In a largely improvised speech brimming with Trumpitude, The Donald announced last month his official entry into the race for the GOP Presidential nomination. Instead of just lingering around the fringes throwing garbage as in previous elections, Trump seems like he might mount a serious run.
Trump’s chances of winning the nomination are as near to zero as it’s possible to get, but he doesn’t have to win to change this race. A more or less intentional Trump campaign for the nomination could change the outcome of this race by introducing these three factors:
Candor – Yes, you read that right. To be clear, barely one out of every seven or eight statements Trump makes could fall within any reasonable definition of truthfulness. Mostly he’s just playing the part of the drunk uncle at the Thanksgiving table. When I use the term candor in reference to Trump I’m highlighting the unique character of those rare, factual gems.
Inside the GOP at this moment, the only officially tolerated narratives are based on delusions. From science denial to supply-side economics to Benghazi, on almost every issue of consequence the party is presently unwilling to make even the minutest concessions to reality.
Into this bubble of denial wanders a reckless monster with more money than Mitt Romney. While most of Trump’s statements fit the usual Fox News pattern of fact-starved, bigoted blather, he occasionally lays a foul smelling nugget of verifiable reality on the family table. Like rhetorical croutons in Trump’s word-salad, these inconvenient truths are disruptive and difficult for the other candidates to swallow.
For example, in his announcement speech he mentioned the disastrous cost of the Iraq War in specifics. When the Club for Growth called for him to be banned from the Republican debates, he claimed they’d done it because he refused their request to donate $1m to the group. Then he produced a private letter from the organization that seems to support his claim. These are things that serious Republican political figures simply would not do.
As a random wealthy weirdo beholden to no one, Trump can say things no one else can. His rare truthful statements are far more disruptive than his lies.
Stretching the definition of “credibility” – Having Trump on a debate stage being treated like a Real Candidate™ transforms the standard for credibility in this race. Trump makes Ben Carson look like a levelheaded, qualified leadership figure. The biggest loser if Trump participates in the debates will be Jeb! and the biggest winner will be Ted Cruz.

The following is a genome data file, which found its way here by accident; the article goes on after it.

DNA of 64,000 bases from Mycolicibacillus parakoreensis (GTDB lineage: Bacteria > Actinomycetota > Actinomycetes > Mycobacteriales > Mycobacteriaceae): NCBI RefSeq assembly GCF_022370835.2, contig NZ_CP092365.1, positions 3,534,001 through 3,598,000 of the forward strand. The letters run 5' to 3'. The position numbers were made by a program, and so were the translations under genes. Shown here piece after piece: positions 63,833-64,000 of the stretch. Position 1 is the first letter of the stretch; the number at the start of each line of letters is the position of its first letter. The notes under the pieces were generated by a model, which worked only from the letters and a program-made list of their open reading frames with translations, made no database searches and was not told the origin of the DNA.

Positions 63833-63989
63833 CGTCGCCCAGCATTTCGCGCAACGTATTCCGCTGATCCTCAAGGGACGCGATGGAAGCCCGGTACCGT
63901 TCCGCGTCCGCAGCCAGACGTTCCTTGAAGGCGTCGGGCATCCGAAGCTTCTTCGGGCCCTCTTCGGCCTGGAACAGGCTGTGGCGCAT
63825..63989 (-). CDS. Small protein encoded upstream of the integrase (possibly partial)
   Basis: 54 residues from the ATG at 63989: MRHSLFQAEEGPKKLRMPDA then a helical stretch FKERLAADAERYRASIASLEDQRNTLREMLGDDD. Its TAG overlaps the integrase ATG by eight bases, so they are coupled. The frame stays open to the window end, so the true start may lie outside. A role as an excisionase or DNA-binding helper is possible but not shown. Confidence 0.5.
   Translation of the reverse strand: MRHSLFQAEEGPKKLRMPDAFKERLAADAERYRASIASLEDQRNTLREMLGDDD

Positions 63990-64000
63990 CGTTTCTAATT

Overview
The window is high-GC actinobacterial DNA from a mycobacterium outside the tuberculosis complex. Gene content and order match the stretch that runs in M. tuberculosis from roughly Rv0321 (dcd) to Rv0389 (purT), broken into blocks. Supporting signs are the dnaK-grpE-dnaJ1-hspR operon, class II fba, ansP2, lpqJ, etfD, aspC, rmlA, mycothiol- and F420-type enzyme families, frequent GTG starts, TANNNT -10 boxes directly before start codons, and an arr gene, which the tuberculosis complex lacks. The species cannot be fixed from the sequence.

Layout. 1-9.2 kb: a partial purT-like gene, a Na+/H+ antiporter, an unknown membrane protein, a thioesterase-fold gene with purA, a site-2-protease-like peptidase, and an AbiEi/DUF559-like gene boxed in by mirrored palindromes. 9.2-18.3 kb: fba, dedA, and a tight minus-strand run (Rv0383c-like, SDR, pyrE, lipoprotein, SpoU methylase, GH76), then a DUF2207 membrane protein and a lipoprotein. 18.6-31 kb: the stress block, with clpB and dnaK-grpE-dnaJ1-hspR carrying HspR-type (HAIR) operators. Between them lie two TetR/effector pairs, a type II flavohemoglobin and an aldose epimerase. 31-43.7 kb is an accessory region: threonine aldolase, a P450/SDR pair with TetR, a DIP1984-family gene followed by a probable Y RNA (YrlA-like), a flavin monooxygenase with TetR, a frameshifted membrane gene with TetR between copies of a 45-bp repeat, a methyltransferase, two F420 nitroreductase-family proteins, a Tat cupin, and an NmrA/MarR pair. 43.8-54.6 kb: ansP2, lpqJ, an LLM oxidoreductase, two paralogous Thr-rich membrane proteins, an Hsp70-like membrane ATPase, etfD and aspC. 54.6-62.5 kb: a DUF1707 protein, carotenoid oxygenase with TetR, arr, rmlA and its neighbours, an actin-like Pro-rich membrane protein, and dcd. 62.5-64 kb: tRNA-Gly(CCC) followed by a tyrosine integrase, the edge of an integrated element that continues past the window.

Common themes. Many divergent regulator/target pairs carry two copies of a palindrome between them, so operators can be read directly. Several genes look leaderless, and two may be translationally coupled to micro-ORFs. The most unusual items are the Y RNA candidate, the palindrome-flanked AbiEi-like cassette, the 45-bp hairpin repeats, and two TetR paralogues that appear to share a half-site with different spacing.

Nothing recommends Jeb! to Republican voters more than his fairly convincing claim to be the only adult in the race. With Trump hogging the media spotlight, juvenile outbursts from characters like Santorum, Carson, Huckabee or Cruz are less likely to blow up into major stories.
The simple physics of the Overton Window means that Trump’s presence makes everyone else look relatively rational. Placed on a spectrum of craziness with Trump, Cruz and Bush suddenly sit pretty close together near the political center.
And under current standards Trump will have treated as though he were a Real Candidate™. No one in this field registers much more popularity or support than Donald Trump. Heck, outside the hardened party base few of these guys have higher favorability ratings than lung cancer. Trump has enough money and enough of a hardened goofball following to never dip below sixth or seventh in this race no matter what he or anyone else does.
An independent campaign – Here’s where it gets interesting. Trump has absolutely no shot at the GOP nomination. Every major constituency, every voting bloc, every organizational entity in the party will do anything necessary to stop him from winning. He is a major disruption, but not a candidate.
So what if he doesn’t quit when the GOP selects someone else?
It may seem counter-intuitive, but this may be the Republicans’ only shot at winning the White House in 2016. The logic of the Blue Wall boils down to this: thanks to demographic realities there is nothing that Republicans can do to win the White House. That’s not to say Republicans can’t win. Accidents, mishaps, and acts of God can occur. The Blue Wall logic says that none of the things Republicans are willing to do to win are enough to win. Winning will require some force majeure.
Since we can’t win by just nominating a solid candidate and running a great campaign, Republicans need some unforeseeable disruption, some strange event large enough to scramble the electoral math. Maybe there will be a war or a natural disaster. Or the Democrats’ will self-immolate by nominating the socialist Senator from Baja Canada. Or, someone like Trump might deliver what we need.
Granted, it would be reasonable to assume that an independent campaign by Trump will peel away more potential Republican voters than Democrats, but it’s hard to be certain. The man’s appeal is…let’s just say, eccentric. If he ran as an independent and he managed to get on the ballot in some of the larger states he might create enough static to make 2016 interesting.
Though possible, that outcome is unlikely. It’s far more likely that Trump will just shower the GOP primaries in bullshit, undermining whatever minimal credibility the winner hoped to gain. At some point in the process he’ll probably just wander away, distracted by a waiter or limo driver who needs a good reprimand. He’ll ruin the 2016 nominating campaign then move on to even bigger and better bankruptcies and trophy wives.
When the value of your brand dips below a certain critical mass, you start to invite speculation from junk dealers. The GOP nomination is about to get the Trump name plastered all over it in gold capital letters, then left to rot like some godforsaken Atlantic City hotel. And there’s nothing we can do about it, because no one can fire the Donald.